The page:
As Nixon struggled to respond to Kennedy’s attacks, Kennedy’s ability to paint striking contrasts with Nixon on foreign policy helped him narrowly carry the election. Kennedy promised to close the missile gap and regain superiority in the Cold War. It was a valuable lesson Nixon would remember during his second run for the White House.
Eight years later, Nixon ran for president again on a platform of restoring domestic stability and ending the Vietnam War. By 1968, America had been ripped apart by Vietnam, and a growing antiwar movement had led a majority of Americans to oppose the war. Nixon tapped into these sentiments by relentlessly attacking Democratic President Lyndon Johnson’s handling of the war, while the Democrats were bitterly divided between pro- and anti-Vietnam camps. Nixon was so convinced the war would help him win the presidency that he attempted to scuttle Johnson’s Vietnam peace talks days before the election. Nixon narrowly won, and it is clear his pledge to end the Vietnam War played a substantial role. Nixon learned from 1960 that using foreign policy issues in an election as a political tool can help lift you to victory.
During the 1980 campaign, Ronald Reagan pitched voters on two simple, interconnected promises: repairing American economic health and restoring American military strength vis-à-vis the Soviet Union. Reagan pledged to raise national defense spending, which a slim majority of Americans believed was too low. He denounced incumbent President Jimmy Carter’s foreign policy, claiming Carter had made America weak and that the country was being taken advantage of by its enemies. His criticisms were reinforced by daily television coverage of the Iran hostage crisis, which reminded Americans that Carter had failed to rescue 52 Americans being held prisoner in Tehran after anti-American students stormed the US Embassy there. The hostage crisis, combined with the Soviet invasion of Afghanistan, a weak economy, and American perceptions that its nation was in decline, contributed to Reagan’s landslide victory over Carter.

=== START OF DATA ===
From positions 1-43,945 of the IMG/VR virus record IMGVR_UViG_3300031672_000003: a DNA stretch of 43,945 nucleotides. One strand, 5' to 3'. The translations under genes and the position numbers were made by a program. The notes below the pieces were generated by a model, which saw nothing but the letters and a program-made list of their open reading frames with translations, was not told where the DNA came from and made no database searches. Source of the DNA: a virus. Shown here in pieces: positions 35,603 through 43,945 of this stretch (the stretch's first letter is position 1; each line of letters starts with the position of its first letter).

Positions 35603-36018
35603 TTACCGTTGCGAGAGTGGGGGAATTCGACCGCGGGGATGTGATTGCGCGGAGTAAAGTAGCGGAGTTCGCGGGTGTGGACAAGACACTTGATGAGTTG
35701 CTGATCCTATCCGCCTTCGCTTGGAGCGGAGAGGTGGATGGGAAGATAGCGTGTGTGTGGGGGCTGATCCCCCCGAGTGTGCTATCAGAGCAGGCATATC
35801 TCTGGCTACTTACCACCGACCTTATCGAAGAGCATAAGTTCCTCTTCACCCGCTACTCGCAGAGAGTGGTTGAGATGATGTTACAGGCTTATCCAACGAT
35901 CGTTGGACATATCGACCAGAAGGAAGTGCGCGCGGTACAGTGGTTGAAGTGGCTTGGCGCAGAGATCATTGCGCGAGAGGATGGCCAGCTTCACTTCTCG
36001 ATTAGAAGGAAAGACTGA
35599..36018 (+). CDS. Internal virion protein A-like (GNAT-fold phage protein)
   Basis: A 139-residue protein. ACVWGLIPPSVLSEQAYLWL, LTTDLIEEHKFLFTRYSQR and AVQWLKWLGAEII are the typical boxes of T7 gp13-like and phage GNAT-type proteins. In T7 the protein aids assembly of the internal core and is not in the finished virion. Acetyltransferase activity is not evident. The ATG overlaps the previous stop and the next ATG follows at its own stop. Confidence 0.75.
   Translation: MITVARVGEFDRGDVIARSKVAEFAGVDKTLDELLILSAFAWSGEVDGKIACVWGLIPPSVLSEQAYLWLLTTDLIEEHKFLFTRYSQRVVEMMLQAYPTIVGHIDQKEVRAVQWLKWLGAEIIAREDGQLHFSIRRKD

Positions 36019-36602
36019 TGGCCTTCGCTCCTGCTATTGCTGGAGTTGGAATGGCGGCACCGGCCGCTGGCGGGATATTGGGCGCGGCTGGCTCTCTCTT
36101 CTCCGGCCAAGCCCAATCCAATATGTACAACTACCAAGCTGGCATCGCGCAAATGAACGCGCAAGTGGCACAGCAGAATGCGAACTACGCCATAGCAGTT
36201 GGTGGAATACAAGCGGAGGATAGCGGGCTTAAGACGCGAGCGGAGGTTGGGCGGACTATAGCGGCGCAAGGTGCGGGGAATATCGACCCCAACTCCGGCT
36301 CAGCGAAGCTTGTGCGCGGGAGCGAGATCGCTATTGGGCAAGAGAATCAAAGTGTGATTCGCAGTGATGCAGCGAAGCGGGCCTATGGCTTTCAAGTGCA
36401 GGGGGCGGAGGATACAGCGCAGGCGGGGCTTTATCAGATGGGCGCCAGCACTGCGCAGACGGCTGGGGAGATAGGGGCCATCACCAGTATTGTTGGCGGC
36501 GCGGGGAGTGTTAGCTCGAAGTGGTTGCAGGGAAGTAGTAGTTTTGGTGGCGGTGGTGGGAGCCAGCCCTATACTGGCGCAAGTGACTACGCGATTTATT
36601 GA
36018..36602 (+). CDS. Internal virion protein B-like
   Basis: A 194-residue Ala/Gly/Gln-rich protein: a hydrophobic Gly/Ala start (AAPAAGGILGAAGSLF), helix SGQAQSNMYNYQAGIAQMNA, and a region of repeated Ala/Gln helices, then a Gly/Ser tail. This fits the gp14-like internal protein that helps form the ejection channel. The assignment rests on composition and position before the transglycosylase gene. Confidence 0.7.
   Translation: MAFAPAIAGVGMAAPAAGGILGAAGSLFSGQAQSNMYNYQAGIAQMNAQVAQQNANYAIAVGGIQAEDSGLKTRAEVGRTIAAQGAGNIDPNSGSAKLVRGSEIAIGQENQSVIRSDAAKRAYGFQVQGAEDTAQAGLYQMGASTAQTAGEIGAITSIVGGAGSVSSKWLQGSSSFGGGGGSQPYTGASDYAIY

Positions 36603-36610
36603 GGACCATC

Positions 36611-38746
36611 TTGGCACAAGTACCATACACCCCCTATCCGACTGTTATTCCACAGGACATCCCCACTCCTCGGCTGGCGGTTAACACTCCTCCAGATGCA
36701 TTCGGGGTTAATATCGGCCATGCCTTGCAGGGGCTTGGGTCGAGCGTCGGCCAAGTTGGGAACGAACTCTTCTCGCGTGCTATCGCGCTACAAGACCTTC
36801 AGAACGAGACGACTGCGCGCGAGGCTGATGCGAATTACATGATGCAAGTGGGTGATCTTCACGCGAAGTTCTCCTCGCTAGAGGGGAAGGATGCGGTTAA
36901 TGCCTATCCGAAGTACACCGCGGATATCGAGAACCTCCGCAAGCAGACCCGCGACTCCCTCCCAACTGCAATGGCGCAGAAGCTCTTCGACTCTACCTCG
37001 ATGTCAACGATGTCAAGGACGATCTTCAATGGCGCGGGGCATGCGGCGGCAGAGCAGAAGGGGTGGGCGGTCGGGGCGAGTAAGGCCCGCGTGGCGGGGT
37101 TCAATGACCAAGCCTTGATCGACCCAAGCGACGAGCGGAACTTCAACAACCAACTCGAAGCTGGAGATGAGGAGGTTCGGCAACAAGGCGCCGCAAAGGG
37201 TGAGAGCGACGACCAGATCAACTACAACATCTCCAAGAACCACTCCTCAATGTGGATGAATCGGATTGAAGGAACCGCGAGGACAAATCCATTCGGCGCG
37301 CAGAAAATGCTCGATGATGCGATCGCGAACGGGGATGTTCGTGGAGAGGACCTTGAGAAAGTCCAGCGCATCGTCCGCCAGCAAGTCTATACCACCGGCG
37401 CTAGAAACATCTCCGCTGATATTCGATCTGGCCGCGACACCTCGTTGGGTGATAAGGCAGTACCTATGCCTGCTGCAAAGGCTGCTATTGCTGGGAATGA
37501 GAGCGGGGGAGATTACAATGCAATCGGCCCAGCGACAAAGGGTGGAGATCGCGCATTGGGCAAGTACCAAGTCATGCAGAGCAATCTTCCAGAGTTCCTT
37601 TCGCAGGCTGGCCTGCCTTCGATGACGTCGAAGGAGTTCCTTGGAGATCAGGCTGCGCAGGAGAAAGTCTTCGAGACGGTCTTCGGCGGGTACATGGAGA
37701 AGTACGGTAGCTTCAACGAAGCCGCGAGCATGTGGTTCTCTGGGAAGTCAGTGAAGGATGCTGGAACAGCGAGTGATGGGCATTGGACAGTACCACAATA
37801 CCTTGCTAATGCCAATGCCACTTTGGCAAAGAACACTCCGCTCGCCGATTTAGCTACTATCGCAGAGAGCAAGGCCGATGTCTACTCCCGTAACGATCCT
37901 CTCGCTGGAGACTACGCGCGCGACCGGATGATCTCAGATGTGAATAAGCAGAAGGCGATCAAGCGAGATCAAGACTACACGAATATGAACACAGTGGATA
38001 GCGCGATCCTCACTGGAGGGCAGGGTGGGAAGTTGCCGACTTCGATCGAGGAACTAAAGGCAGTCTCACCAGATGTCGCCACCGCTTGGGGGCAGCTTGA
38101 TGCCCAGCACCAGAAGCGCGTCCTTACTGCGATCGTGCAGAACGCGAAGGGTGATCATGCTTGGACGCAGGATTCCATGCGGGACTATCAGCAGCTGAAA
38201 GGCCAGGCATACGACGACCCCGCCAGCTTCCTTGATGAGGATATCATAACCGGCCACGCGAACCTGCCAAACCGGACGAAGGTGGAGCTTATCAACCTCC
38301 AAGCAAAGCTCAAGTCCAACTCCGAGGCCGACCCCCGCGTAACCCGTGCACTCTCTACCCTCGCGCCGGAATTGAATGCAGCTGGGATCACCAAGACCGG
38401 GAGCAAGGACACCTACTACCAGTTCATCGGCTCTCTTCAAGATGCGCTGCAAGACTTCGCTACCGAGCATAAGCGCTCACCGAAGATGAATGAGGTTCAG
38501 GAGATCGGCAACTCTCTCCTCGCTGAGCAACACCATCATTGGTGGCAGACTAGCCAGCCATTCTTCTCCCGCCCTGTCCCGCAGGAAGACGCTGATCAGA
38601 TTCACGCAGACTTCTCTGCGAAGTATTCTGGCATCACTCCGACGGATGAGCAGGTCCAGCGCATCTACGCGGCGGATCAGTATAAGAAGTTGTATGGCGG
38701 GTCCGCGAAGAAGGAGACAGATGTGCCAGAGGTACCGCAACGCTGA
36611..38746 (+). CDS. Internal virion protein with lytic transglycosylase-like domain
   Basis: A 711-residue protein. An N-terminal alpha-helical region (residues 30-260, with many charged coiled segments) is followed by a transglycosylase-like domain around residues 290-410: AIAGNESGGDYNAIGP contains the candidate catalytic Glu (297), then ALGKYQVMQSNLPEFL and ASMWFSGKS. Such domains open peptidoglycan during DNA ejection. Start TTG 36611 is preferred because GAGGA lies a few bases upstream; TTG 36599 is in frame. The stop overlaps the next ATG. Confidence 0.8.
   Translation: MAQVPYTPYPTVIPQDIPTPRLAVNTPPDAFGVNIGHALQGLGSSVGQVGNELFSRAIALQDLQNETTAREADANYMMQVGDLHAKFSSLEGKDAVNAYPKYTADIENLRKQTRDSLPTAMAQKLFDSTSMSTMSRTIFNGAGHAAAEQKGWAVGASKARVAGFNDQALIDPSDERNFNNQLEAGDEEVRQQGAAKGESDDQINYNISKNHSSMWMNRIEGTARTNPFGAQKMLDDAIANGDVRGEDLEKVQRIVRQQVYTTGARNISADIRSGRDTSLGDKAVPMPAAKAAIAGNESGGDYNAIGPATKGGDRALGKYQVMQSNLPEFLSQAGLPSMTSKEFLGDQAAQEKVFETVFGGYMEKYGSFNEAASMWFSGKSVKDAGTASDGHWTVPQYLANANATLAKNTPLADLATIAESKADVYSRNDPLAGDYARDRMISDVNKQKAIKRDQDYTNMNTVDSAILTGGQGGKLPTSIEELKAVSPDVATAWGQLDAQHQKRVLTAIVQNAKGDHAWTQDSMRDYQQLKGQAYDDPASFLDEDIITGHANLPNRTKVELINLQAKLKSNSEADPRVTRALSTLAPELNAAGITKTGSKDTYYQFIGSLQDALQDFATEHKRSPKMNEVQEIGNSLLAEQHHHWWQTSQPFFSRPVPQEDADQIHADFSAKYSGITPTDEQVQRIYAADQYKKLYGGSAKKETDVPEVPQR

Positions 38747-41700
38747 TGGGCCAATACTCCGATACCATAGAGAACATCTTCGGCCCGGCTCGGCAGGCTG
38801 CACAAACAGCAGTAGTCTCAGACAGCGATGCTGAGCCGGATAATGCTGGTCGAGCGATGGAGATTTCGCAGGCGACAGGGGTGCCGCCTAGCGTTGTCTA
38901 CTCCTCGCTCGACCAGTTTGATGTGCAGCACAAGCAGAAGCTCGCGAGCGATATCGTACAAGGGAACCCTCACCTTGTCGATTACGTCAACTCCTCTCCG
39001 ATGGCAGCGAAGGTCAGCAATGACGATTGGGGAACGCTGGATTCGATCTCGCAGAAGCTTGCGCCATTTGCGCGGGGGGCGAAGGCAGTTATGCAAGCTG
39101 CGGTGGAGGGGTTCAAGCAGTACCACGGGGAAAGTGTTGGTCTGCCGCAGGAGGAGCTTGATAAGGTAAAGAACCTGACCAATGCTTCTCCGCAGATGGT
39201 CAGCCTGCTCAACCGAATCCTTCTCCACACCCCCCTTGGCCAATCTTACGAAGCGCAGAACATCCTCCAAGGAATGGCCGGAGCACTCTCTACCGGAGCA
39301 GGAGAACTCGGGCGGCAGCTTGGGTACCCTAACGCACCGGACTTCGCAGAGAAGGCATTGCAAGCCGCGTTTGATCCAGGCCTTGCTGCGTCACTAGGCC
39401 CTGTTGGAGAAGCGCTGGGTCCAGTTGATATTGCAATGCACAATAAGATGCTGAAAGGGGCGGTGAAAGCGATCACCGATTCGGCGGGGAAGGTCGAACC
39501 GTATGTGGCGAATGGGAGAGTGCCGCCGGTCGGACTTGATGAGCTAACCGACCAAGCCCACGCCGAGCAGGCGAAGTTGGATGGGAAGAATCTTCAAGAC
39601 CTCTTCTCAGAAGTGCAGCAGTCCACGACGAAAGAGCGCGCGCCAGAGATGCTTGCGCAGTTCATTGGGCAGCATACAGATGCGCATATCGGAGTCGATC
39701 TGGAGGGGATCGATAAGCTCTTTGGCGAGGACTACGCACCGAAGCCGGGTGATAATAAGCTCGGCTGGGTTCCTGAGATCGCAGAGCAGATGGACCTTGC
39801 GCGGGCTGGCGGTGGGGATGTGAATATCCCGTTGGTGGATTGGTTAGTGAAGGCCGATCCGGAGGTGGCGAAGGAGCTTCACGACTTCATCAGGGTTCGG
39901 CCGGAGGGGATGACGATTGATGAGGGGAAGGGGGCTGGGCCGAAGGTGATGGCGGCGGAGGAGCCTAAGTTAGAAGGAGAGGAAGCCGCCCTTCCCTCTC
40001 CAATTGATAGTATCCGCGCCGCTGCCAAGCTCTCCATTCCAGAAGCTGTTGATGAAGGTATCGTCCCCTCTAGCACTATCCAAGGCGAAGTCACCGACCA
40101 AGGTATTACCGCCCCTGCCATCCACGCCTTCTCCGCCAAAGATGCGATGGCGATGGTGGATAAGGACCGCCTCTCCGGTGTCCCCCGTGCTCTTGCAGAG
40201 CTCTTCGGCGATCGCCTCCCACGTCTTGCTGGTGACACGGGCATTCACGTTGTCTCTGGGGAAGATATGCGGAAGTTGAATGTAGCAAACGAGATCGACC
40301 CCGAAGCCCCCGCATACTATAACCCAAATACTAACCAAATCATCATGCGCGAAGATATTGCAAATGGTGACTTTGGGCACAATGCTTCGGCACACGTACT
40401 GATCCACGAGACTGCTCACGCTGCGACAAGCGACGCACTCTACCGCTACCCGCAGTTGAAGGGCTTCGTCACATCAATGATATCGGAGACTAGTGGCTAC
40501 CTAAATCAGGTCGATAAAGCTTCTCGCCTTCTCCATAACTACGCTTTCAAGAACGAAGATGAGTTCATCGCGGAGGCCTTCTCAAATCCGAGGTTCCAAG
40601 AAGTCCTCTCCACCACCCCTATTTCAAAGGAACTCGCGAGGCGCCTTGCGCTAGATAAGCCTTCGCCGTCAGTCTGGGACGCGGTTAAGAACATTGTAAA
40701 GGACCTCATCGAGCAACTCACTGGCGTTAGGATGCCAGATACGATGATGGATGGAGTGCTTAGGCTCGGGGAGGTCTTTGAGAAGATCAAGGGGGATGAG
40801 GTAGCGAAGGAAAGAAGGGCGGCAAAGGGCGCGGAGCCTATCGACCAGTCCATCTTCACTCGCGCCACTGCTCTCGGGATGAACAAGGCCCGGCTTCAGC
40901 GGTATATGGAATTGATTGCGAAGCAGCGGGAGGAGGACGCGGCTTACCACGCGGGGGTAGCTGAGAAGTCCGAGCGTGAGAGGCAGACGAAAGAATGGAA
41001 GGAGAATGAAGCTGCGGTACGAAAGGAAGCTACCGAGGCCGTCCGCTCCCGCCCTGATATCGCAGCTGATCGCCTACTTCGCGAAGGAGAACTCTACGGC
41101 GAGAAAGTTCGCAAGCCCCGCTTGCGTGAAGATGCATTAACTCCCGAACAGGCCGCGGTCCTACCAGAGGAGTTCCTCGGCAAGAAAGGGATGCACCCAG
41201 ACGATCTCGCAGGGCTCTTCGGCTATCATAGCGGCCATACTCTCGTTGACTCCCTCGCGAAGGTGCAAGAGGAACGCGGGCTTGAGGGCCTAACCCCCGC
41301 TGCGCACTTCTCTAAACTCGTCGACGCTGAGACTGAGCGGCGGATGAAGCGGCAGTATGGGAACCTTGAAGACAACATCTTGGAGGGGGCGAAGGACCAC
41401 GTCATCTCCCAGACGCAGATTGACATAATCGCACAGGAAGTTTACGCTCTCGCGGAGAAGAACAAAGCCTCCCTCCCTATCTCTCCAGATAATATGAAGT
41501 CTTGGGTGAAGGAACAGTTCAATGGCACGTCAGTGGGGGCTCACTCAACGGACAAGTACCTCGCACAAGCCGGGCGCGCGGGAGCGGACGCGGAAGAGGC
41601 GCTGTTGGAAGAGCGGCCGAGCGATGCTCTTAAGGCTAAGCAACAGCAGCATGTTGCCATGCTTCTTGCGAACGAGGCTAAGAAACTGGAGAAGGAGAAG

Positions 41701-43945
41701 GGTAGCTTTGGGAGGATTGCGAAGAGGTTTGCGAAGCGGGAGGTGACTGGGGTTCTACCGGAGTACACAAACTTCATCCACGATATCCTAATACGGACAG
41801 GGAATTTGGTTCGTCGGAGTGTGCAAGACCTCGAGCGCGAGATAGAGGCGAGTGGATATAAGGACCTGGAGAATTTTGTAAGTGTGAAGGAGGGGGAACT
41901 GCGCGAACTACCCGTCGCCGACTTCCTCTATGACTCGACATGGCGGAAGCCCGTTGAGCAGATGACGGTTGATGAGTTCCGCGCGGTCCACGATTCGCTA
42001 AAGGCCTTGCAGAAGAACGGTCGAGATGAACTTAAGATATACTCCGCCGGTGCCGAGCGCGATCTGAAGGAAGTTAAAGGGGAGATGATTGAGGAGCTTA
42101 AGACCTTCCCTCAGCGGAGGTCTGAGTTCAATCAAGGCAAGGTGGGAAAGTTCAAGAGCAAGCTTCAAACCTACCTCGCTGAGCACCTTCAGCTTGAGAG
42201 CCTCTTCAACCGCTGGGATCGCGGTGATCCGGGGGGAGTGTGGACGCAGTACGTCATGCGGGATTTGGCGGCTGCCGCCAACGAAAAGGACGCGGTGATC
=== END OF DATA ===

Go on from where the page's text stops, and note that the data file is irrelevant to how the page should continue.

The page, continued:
In the twenty-first century, foreign policy has continued to play a major role in presidential campaigns. The 2004 election was a referendum on President George W. Bush’s “War on Terrorism” and his decision to invade Iraq. According to election exit polls, 34 percent of respondents said either the Iraq War or terrorism were their top concerns followed by the economy at 20 percent. Four years later, Barack Obama made ending the Iraq War one of his core promises if he was elected President, and his critiques of Bush’s approach to foreign policy was a staple of his stump speech. In the last election, Trump pledged to end endless wars and remove American forces from Afghanistan and the Middle East, which strongly resonated with voters fatigued with overseas military adventures.
Now, it is the Democrats’ chance to turn the foreign policy tables on Trump. His foreign policy (or lack of foreign policy is more precise) has left America isolated and vulnerable. He has squandered American leadership and retreated from the world, leaving hostile powers to benefit from our missing presence. Recent presidential elections have shown that effective foreign policy critiques can help persuade voters to shift course, and Trump has given Democrats no shortage of ammunition. They would be wise to take advantage of it.
Grant Golub is a PhD candidate in International History at LSE. His research focuses on American foreign relations and diplomatic history. He holds a BA in History and American Studies from Princeton University and an MSc in History of International Relations from LSE.